Does your corporate training program include a digital stream? Are you teaching your employees how to operate in a world of social media, apps, websites and connected customers?
Most organisations I work with have a somewhat lack lustre attitude towards corporate training. But there has been a radical shift in consumer behaviour and the work environment. That is a change that has left many employee skill sets and thinking are woefully out of date.
Many organisations are undertaking programs of digital transformation to make digital as ubiquitous to company operations as electricity. But that doesn’t just mean installing some new software. It means a significant change management program that requires staff to work in a radically different way.
Why corporate training in digital is failing
Unfortunately, the level of training most staff receives in digital is wholly inadequate and the result is concerning skill gaps.
It is focused on software, not skills
For a start, most of the corporate training I see in the field of digital focus primarily on software training. It teaches employees how to use the content management system or CRM. What it tends to be less good at is teaching people the skills they need to make full use of digital within their daily work.
For example, those within marketing teams don’t typically receive much in the way of training regarding how to fully utilise social media. Equally, content producers receive little guidance about how to write effectively for the web. Sure, they might have a basic introduction, but that is hardly enough.
It is rarely remembered
The problem is that attending a one-off workshop on writing for the web or social media is hardly likely to stick. That is especially true if the person receiving the training isn’t practising what they have learnt on a daily basis.
Take, for example, content creators. Many of those who create copy for websites do so on an infrequent basis. It may be months before they have a chance to put into practice what they learnt, and by that time they have forgotten it.
Even if they do remember what they learnt, typically those lessons do nothing to challenge their current thinking or working practices.
It doesn’t challenge existing thinking
Digital transformation is about more than introducing a new tool set and providing the skills to utilise it. Digital transformation requires behaviour changes and for employees to think differently.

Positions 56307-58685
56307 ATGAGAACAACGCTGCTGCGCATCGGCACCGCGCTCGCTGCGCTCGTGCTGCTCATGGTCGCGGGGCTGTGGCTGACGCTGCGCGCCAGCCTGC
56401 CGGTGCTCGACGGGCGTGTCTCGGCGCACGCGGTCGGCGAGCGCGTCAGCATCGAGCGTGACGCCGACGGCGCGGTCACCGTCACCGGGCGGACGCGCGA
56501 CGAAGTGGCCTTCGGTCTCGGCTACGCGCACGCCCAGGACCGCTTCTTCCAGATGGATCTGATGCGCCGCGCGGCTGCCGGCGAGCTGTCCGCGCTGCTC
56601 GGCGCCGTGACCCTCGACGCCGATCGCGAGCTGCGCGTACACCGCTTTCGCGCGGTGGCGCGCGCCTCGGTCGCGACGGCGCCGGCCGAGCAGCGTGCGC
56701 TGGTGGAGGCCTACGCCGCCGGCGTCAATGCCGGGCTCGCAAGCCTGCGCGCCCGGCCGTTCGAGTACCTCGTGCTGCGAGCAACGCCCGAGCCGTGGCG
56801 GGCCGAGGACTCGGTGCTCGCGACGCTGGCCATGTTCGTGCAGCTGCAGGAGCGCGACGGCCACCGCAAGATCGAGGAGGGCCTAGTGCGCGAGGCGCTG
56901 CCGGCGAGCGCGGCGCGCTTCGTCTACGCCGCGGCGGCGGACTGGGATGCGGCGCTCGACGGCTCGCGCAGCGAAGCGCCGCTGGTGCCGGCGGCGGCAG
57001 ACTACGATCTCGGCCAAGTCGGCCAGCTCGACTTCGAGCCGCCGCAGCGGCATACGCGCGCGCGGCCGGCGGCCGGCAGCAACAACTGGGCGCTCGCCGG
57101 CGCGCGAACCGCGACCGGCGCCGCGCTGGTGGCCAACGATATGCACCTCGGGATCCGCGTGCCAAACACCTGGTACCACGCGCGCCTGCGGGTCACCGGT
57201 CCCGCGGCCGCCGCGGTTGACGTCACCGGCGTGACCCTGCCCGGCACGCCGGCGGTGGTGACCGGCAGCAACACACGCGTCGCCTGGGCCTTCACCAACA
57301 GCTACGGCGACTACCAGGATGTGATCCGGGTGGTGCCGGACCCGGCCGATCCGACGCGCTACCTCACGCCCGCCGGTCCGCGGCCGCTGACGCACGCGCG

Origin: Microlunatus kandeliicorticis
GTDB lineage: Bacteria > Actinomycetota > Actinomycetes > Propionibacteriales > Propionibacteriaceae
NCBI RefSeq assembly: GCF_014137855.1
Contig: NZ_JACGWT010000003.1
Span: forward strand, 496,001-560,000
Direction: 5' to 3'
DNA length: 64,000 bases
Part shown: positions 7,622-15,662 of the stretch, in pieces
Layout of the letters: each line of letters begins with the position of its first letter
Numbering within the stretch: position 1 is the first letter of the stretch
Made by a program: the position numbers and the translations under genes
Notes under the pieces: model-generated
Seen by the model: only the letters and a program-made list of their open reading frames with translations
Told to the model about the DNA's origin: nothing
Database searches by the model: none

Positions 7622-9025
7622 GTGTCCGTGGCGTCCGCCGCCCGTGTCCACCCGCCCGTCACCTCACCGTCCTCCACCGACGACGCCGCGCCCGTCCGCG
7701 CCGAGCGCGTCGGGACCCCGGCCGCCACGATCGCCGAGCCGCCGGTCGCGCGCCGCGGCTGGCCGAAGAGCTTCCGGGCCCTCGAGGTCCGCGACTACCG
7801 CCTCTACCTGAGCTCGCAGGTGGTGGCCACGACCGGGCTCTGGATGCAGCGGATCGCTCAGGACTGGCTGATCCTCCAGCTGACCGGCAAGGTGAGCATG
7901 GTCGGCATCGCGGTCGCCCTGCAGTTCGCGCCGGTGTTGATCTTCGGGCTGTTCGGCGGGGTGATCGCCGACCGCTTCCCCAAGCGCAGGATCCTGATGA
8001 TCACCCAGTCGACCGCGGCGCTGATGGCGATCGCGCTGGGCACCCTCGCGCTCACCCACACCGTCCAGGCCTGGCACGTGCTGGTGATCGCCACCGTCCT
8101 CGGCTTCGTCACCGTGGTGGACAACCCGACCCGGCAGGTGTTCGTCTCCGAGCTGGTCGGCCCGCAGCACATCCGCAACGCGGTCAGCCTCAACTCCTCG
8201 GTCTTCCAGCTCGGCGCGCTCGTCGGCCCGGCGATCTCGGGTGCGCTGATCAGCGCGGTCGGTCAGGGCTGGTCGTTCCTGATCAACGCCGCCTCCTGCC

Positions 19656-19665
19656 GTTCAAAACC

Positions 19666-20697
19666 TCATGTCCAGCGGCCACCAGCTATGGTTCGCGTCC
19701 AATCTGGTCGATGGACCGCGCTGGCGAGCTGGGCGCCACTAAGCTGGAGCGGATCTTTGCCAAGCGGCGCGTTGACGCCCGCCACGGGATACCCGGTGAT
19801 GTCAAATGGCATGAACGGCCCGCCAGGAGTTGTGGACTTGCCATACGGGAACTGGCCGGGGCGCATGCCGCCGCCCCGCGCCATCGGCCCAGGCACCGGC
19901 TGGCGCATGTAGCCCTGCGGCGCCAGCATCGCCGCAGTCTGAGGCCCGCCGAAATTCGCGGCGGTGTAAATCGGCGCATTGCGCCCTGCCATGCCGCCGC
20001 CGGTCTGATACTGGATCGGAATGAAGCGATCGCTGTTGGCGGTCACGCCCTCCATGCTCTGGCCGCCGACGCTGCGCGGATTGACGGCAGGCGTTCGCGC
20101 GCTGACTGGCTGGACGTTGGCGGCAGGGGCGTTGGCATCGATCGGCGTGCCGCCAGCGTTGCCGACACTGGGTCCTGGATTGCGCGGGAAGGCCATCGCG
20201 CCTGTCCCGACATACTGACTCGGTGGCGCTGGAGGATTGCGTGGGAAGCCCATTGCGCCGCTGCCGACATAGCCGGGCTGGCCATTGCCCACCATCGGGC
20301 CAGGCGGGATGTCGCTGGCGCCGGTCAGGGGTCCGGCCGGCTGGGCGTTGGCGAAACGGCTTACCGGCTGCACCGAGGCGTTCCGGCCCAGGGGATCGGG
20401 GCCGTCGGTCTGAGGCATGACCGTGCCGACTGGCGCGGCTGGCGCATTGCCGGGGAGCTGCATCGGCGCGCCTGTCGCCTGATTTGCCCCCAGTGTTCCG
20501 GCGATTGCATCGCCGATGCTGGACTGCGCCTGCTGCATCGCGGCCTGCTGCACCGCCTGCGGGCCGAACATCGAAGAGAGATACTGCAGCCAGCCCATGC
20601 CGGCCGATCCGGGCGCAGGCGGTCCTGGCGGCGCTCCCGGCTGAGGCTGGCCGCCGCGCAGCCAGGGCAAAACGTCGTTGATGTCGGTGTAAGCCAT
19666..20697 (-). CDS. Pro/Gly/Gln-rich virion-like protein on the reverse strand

Let me give you an example of what I mean. Many marketers come from a pre-digital era of mass marketing and mass media. When confronted with the decline of traditional marketing channels, most of them transitioned across to digital channels fairly seamlessly. But in doing so, they didn’t change their mindset. They switched from an old channel to a new one. A print ad that became a banner ad, and so on.
Digital marketing training should encourage different thinking, not just an introduction to new tools. It should teach those marketers that maybe they should be creating a viral campaign or nurturing recommendations through better customer service. That a blogger engagement program might be more efficient than emailing journalists press releases in the same way you used to send them in the post.
Organisations need to start seriously investing in their corporate training if they want to encourage this kind of change in employee behaviour.
How to invest in your digital corporate training
How then do we create a corporate training program that helps the organisation through digital transformation and adequately equips staff for the digital age?
A significant component is to ensure our program does more than just teach. It needs to reassure too.
Most people are afraid of change because it means taking risks and staff worry that they will get into trouble if they take risks. Also, digital is an unknown factor to most staff. They are not familiar with it and that in turn creates anxiety. They feel out of their depth, and that can make them resistant. It is easier to ignore it.